After her brilliant directorial debut ‘English Vinglish’, writer-director Gauri Shinde is back with yet another sensitively crafted and remarkably directed slice of life film- ‘Dear Zindagi’– which helps us to understand that there is nothing called a ‘perfect’ family or a ‘perfect’ relationship and that life’s beauty lies in finding joy in the so-called ‘imperfections’ of life…
Though the film basically deals with the ‘relationships and break-up issues’ of our young protagonist Alia Bhatt, it ends up exploring the intricacies of how the relationships we form at various levels and at different times in our lives ultimately impact us in our behaviour. Every viewer will find something to take home from the film and therein lies the beauty and simplicity of the film’s narrative. It makes us look deep into the recesses of our mind and question ourselves, confront our worst fears, relive our happy memories and learn to find joy and happiness in little things that ultimately matter the most. The film also tells us to stop being too judgemental about others and at the same time not to be affected by what others think of us otherwise we will keep putting a false front and end up being dishonest with our own feelings.
Alia Bhatt is a young, smart and extremely talented cinematographer who dreams of doing big things professionally. She is full of creative ideas and wants to make her own films and is just waiting for the right break. She has a group of close friends with whom she hangs out with but her romantic life is in a mess. Her relationships never work out and after a point her break-ups start getting to her physically and emotionally. She loses her sleep and gets cranky. The very concept of love starts irritating her and almost starts questioning her own sanity! She has issues with her family also which not only prevents her from getting any understanding from them but also results in bottling up her emotions inside her all the time.
That’s when she realizes maybe she needs some counselling and decides to meet a therapist Dr Jehangir Khan. The rest of the film is all about their therapy sessions where he gets her to open up. We watch her change from a reluctant youngster unwilling to share anything in her first meeting to confessing her innermost feelings and emotions as she slowly begins to trust him. He lets her do the talking offering interesting anecdotes and stories making the sessions interesting. He helps her pick up her threads and guides her in finding the missing jigsaw puzzles of her life. Their session takes them outdoors as well as they go cycling and spend time on the beach and she starts appreciating life for what it offers.
THE FILM’S USP
The brilliant casting is the biggest plus point of the film. Alia Bhatt never ceases to amaze! This is her third outing this year after ‘Kapoor & Sons and ‘Udta Punjab’ and yet again delivers a flawless performance. Her dialogue delivery is so unbelievably natural that at times it is difficult to believe it is not real life but a film we are watching. Her raw and honest vulnerability is so appealing that she gets us hooked on to the journey of her life from the very first scene. Her ‘breakdown’ and ‘confrontation’ scenes once again reiterate her supreme talent and her ability to tackle a variety of characters.
Shah Rukh Khan seems to be on a spree to do off-beat roles this year. First it was the double role in the song-less thriller ‘Fan’ and now in a character role sans his trademark outstretched arms! As the therapist, he lights up the screen every time he comes with his innate charm and pleasing persona. He has taken up a role befitting his age and his effortless charisma adds a special magic to the otherwise ordinary role. Their on-screen chemistry is unique and indisputably superb!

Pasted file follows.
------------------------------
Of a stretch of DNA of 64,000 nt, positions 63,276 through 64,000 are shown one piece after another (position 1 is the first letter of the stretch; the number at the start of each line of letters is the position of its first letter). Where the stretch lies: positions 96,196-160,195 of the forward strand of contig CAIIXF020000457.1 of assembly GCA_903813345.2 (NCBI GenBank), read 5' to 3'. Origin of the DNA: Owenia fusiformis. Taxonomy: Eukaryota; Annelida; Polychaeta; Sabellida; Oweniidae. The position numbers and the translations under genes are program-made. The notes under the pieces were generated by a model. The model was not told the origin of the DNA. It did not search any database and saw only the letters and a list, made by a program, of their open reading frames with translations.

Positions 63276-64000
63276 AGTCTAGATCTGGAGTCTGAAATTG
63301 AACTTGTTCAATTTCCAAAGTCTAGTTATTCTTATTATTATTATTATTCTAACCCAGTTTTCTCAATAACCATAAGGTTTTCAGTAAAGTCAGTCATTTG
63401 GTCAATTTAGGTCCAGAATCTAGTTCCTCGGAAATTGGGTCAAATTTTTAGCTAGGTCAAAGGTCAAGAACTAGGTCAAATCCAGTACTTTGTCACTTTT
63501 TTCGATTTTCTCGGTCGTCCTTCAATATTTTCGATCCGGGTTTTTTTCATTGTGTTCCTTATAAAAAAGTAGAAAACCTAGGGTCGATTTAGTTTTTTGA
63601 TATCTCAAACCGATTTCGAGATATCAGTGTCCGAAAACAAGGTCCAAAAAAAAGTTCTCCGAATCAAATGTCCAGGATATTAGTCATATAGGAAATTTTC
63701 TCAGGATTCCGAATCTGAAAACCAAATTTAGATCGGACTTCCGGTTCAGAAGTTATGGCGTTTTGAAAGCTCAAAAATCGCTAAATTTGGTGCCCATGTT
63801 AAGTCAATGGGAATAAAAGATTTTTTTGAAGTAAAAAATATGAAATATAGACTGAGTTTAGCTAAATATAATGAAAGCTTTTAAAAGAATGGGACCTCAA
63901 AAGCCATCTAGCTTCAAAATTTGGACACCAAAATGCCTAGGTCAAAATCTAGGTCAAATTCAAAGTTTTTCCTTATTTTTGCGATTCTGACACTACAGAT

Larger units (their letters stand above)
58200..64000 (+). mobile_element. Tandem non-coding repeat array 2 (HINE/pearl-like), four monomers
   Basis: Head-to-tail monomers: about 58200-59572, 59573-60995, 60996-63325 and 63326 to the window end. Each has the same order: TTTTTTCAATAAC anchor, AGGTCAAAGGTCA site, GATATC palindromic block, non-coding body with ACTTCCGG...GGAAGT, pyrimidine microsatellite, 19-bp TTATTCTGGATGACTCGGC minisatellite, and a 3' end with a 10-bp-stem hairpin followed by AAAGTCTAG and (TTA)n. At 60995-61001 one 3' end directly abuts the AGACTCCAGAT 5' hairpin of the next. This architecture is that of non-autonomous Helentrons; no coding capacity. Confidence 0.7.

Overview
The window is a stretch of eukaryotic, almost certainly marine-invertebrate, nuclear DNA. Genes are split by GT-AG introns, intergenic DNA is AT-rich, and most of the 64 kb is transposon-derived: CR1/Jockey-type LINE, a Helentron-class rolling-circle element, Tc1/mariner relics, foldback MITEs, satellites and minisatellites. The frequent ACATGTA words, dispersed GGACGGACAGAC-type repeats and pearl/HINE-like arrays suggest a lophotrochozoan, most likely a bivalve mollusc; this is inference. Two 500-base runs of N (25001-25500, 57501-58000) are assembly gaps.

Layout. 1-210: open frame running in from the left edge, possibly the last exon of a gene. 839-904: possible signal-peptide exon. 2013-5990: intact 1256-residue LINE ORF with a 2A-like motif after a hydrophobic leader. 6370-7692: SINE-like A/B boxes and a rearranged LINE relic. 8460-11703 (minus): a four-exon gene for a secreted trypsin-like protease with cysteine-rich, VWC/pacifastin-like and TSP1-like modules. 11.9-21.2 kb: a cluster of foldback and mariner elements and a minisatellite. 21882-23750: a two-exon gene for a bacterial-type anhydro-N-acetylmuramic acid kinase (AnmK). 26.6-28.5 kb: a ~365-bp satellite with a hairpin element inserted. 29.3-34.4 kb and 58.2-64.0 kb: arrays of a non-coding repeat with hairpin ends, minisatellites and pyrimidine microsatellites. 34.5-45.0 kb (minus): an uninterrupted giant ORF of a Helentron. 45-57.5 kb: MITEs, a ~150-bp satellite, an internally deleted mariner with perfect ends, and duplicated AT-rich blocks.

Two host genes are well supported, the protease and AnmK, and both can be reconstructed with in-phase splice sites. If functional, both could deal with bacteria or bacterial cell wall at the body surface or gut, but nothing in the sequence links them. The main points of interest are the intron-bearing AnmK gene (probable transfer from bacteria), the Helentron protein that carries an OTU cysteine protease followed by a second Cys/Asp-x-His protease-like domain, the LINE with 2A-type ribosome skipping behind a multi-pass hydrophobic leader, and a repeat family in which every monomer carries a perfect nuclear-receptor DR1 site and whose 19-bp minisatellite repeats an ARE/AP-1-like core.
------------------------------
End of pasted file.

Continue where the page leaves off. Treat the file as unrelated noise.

The rest of the cast is also up to the mark creating the right atmosphere for the story. The natural camaraderie and understanding between the friends is captured beautifully. The three men in her life have varying roles to play. It was good to see Kunal Kapoor after a long time and he looks handsome and fits the role very well. Angad Bedi has an almost ‘blink and you’ll miss’ role. Ali Abbas Zafar gets to sing two songs and is also perfectly cast.
The dialogues get a ‘thumbs up’ and the music though not outstanding is quite apt for the situation, especially the song ‘Love you Zindagi…’ which stays with us long after we leave the hall…
A FEW MORE THOUGHTS
The subtext of the film also tells us it is okay to approach a therapist for any mental/ emotional dilemmas in life and not to have any stigma attached with people who consult psychiatrists and not to label them as being mentally ill either. Sometimes all a person needs is a listener who will give them a patient hearing and try to help us see life from a different perspective.
So many young girls around us go through several relationships and break-ups trying to find that one ’right’ guy who will make them feel special and loved and also allow them to be free of pretence. As a society even today we frown upon such things and just want that the girl should ‘settle down’ at the earliest. We have rules which decide what the perfect ‘marriageable’ age is for a girl before which things need to be sorted out. As a society so obsessed with marriage it is strange that we don’t seem to allow girls to find their own way.
We may have gone through such a situation in our lives or now may have a daughter, a granddaughter, a niece, a friend or a neighbour going through this kind of crisis and we could do our bit by altering our perspective by not judging them blindly for we all know-each is fighting his/her own battle of survival in life…
It requires guts to make a film not conforming to the box-office diktats, sensitivity to touch upon such a topic and sheer talent to come up with something so refreshingly engaging… So kudos to Gauri Shinde!
Well worth the ticket price!!!